In a Snap moves to dismiss the FDCPA claim arguing that Plaintiffs have not alleged any facts showing that In a Snap is “debt collector” as defined by the FDCPA; that the principal purpose of In a Snap's business is the collection of consumer debt; or that In a Snap attempted to collect a debt from Plaintiffs under the circumstances of this case.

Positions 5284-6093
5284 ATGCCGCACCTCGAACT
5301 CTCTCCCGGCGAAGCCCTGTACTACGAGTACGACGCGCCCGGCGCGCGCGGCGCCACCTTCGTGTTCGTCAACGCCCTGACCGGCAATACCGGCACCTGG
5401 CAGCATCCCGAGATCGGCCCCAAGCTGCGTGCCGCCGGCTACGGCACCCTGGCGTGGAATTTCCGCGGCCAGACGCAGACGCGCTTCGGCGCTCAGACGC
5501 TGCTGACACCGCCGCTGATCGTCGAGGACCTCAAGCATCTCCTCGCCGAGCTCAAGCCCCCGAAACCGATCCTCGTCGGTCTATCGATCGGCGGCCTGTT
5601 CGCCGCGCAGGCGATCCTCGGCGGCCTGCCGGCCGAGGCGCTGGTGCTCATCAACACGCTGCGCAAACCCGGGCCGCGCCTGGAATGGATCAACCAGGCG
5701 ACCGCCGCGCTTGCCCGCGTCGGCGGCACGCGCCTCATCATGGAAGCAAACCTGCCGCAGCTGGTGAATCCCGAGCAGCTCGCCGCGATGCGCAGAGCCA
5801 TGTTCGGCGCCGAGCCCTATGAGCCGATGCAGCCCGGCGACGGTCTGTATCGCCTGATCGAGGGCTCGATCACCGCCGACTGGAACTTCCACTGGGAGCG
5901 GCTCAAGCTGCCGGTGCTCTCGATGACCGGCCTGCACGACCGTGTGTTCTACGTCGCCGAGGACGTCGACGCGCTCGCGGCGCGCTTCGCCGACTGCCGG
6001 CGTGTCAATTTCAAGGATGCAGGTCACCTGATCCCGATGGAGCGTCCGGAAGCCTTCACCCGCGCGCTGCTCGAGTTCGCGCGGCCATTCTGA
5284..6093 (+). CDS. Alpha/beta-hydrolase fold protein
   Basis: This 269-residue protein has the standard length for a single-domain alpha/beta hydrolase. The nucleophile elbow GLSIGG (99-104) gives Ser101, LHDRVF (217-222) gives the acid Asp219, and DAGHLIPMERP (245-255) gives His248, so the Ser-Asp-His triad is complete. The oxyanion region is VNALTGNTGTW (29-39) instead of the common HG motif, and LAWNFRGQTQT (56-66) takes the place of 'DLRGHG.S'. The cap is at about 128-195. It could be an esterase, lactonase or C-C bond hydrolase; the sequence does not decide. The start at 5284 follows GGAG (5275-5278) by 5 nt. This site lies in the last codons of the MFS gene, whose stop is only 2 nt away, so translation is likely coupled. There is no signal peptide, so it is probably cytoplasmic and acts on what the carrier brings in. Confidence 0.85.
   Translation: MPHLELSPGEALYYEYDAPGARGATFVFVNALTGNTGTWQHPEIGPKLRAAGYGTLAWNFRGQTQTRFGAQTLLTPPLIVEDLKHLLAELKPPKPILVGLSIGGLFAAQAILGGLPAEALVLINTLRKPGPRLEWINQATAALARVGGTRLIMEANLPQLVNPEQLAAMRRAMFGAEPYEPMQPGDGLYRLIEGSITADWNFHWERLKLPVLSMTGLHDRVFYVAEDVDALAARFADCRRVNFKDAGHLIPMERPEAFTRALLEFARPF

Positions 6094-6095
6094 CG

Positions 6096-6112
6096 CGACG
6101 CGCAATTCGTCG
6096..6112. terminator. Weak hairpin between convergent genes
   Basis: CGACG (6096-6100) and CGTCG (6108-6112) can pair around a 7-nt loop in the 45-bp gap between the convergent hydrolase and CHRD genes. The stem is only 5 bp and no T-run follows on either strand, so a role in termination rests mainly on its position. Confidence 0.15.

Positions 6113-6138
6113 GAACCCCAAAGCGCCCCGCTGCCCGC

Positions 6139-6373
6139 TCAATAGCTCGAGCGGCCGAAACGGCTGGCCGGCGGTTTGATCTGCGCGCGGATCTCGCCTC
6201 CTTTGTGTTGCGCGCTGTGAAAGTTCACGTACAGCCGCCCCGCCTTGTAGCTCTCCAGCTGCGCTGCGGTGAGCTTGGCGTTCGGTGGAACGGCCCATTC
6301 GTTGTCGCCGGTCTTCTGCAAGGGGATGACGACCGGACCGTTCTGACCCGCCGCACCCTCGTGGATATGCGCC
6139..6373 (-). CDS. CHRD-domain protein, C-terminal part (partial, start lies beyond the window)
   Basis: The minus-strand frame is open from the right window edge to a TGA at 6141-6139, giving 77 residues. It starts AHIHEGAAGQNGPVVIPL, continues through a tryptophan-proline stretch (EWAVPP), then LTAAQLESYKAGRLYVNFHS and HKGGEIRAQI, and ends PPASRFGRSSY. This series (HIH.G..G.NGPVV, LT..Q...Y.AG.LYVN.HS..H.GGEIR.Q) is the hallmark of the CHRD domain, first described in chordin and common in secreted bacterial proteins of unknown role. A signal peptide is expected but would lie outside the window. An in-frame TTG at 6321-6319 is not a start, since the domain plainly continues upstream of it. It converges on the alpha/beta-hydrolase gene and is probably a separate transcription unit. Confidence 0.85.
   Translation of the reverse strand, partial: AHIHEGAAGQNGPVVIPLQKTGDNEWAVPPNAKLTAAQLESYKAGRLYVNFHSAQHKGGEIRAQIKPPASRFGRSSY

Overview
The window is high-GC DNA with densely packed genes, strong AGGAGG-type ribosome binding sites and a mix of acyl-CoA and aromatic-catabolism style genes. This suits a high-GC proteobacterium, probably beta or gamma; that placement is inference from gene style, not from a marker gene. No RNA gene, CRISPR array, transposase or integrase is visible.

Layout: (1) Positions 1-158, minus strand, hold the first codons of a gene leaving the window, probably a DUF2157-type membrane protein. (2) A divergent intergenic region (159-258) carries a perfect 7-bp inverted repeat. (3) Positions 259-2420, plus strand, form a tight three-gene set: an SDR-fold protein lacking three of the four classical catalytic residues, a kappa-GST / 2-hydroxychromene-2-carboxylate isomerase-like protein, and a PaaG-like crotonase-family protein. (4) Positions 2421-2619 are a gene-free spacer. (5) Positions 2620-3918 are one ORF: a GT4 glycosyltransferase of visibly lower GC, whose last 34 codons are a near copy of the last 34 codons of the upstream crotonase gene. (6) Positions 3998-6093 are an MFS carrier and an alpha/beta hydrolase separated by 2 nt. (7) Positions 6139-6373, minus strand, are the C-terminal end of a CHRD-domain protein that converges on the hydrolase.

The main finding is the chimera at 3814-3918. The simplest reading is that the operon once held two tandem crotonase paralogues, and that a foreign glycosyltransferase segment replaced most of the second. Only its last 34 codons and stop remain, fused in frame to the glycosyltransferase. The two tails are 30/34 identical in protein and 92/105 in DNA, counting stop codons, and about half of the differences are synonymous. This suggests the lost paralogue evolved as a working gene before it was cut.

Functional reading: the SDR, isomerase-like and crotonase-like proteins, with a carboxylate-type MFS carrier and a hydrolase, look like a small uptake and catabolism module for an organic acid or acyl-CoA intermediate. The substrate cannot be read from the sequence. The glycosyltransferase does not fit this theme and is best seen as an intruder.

The FDCPA prohibits debt collectors from engaging in “abusive, deceptive, and unfair debt collection practices” towards debtors. See 15 U.S.C. § 1692. Under the FDCPA, “‘(1) plaintiff must be a consumer as defined by the Act; (2) the debt must arise out of transactions which are “primarily for personal, family or household purposes; (3) defendant must be a debt collector as defined by the Act; and (4) defendant must have violated § 1692e's prohibitions.'” Labron v. Nationstar Mortgage, LLC, 2016 WL 2993622, *2 (W.D. Ky. May 23, 2016)(quoting Wallace v. Washington Mut. Bank, F.A., 683 F.3d 323, 326 (6th Cir. 2012) (internal quotation marks omitted)). Liability under the FDCPA can only attach to those who meet the statutory definition of a “debt collector” and engage in “debt collection.” 15 U.S.C. § 1692(a). The term “debt collector” means any person who uses any instrumentality of interstate commerce or the mails in any business the principal purpose of which is the collection of any debts, or who regularly collects or attempts to collect, directly or indirectly, debts owed or due or asserted to be owed or due another. 15 U.S.C.A. § 1692a(6). See Glazer v. Chase Home Finance LLC, 704 F.3d 453 (6th Cir. 2013).